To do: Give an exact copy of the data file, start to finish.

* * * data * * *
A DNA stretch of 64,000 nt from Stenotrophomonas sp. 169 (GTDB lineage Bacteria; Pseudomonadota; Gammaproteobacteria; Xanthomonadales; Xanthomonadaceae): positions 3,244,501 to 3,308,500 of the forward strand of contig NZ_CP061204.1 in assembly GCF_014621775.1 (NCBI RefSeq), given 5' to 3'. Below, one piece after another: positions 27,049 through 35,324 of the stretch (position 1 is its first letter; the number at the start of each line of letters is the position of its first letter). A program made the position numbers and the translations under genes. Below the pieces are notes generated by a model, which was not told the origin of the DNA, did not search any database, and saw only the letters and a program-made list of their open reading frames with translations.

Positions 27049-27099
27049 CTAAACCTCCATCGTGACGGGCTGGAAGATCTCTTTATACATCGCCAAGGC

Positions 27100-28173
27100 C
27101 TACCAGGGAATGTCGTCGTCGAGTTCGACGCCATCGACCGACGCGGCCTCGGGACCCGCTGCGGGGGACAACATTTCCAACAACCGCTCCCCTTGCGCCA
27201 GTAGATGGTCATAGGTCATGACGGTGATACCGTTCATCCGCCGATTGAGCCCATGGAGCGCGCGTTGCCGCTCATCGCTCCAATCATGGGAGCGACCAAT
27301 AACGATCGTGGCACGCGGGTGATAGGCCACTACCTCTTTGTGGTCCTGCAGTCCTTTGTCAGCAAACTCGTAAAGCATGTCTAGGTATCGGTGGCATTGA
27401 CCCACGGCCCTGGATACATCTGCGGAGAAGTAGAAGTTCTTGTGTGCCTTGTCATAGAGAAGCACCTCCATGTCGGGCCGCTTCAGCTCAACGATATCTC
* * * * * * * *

A DNA stretch of 64,000 nt from Stenotrophomonas sp. 169 (GTDB lineage Bacteria; Pseudomonadota; Gammaproteobacteria; Xanthomonadales; Xanthomonadaceae): positions 3,244,501 to 3,308,500 of the forward strand of contig NZ_CP061204.1 in assembly GCF_014621775.1 (NCBI RefSeq), given 5' to 3'. Below, one piece after another: positions 27,049 through 35,324 of the stretch (position 1 is its first letter; the number at the start of each line of letters is the position of its first letter). A program made the position numbers and the translations under genes. Below the pieces are notes generated by a model, which was not told the origin of the DNA, did not search any database, and saw only the letters and a program-made list of their open reading frames with translations.

Positions 27049-27099
27049 CTAAACCTCCATCGTGACGGGCTGGAAGATCTCTTTATACATCGCCAAGGC

Positions 27100-28173
27100 C
27101 TACCAGGGAATGTCGTCGTCGAGTTCGACGCCATCGACCGACGCGGCCTCGGGACCCGCTGCGGGGGACAACATTTCCAACAACCGCTCCCCTTGCGCCA
27201 GTAGATGGTCATAGGTCATGACGGTGATACCGTTCATCCGCCGATTGAGCCCATGGAGCGCGCGTTGCCGCTCATCGCTCCAATCATGGGAGCGACCAAT
27301 AACGATCGTGGCACGCGGGTGATAGGCCACTACCTCTTTGTGGTCCTGCAGTCCTTTGTCAGCAAACTCGTAAAGCATGTCTAGGTATCGGTGGCATTGA
27401 CCCACGGCCCTGGATACATCTGCGGAGAAGTAGAAGTTCTTGTGTGCCTTGTCATAGAGAAGCACCTCCATGTCGGGCCGCTTCAGCTCAACGATATCTC